Keeping up to date
By Pascal Jacquemain, Search400.com expert
A thread about RPG cycle on a well-known AS/400-dedicated Web site grew out of proportion recently. Some messages even involved verbal violence. One programmer had asked what this strange P on F specification was. Another programmer explained the specification and said it was best to stay away from this old technology -- the RPG cycle. I innocently asked why one should keep away from the RPG cycle, and the debate started.
With a headline such as "Keeping up to date," you might expect me to tell you to dump this odd cycle and use more modern programming techniques that can be easily understood by all programmers. Well, that isn't the case. I do use the cycle from time to time, and I think it still has a lot to offer. But you can modernize other aspects of your programming.
Seeing that IBM recommended the use of new variable types such as signed integers (type I) and unsigned integers (type U), I quickly made them features of programs I write or revise. They are supposed to give you better performance than the usual packed fields. Signed and unsigned integers are similar to binary format fields, but they have shed some of the range limits imposed on binary fields. And that makes them better-suited to be used as parameters or fields to retrieve file information data structure. Another nice enhancement IBM provided is the introduction of the good old FOR loops that Basic programmers have used for a long time. Instead of using the DO loop, you can now use a FOR loop, which has the added advantage of working up and down.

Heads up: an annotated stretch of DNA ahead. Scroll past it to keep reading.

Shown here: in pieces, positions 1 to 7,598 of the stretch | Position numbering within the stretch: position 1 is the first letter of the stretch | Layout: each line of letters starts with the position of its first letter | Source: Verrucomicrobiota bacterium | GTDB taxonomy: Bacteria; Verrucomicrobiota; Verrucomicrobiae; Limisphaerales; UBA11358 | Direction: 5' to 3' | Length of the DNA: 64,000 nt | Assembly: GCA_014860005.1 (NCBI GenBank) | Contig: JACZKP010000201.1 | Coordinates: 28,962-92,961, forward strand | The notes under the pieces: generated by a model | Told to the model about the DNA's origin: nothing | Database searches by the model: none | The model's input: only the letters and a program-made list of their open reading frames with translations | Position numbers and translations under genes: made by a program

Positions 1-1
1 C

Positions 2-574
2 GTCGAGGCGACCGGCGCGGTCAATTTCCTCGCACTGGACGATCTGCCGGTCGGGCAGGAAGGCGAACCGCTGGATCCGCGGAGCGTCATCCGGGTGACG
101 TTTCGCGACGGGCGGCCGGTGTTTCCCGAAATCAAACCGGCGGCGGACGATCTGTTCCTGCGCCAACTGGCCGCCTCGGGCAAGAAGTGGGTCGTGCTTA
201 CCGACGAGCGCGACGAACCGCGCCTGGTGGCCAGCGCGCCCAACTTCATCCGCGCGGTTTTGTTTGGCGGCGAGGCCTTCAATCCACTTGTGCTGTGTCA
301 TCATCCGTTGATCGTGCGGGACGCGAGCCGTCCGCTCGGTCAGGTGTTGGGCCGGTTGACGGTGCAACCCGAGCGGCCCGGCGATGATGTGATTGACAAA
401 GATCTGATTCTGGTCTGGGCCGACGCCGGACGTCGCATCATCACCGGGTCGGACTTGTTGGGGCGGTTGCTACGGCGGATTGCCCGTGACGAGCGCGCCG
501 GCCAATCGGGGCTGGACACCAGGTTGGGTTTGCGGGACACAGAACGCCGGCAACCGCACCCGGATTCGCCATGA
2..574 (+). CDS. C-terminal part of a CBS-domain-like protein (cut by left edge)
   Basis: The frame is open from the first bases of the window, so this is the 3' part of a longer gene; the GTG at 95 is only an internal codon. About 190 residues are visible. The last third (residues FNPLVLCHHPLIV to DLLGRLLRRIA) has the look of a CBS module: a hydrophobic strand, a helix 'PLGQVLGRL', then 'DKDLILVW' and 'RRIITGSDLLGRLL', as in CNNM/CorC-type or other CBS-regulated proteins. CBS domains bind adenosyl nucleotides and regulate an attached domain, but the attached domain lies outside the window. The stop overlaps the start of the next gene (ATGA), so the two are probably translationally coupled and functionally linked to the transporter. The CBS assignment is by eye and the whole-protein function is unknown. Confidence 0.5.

An example with DO:
C Start Do End Occur . . processing . C Enddo Step
An example with FOR:
C For Occur = Start to End Step Step . . processing . C Endfor
In both examples, the start and step are optional. Both have a default value of 1.
In this situation, at least, I have kept up to date with my programming techniques. However, by using a For loop with the Occur field defined as an unsigned integer while the End field was packed, I came across a slight problem. The program did not work properly. I checked everything and could not find any fault. I decided to debug, and the first thing I realized was that the loop ran only once. I then checked the Occur value and was surprised to see that after going through the loop once, the value changed to 47 after the Endfor.
I may have been up to date on my coding, but someone else was not up to date with his. My next step then was to find a PTF (program temporary fix). A visit to http://as400serivice.ibm.com revealed that a PTF (SF62366 for version V4R4M0 now updated by PTF SF63038) corrects the problem. It also showed that I had two choices: install this PTF or change my program. In this case, the change was either to use a good old DO loop instead of FOR or make sure all variables in the FOR loop were all integer or all packed. I decided to go for DO loops.
This isn't the first such problem I have encountered. It just goes to show that to ensure your AS/400 is in good shape, you need to from time to time check whether a new cumulative is available and install it. One should also be on the lookout for HIPER PTFs that correct problems that, according to IBM, should not wait for the next cumulative to be fixed.
And if you aren't responsible for PTF maintenance, check with the appropriate team and make sure it is done properly. It may save you from some bad headaches.
Pascal Jacquemain is an analyst/programmer at Gulliver Travel in London. In addition, he has worked as an AS/400 instructor.
This was first published in August 2000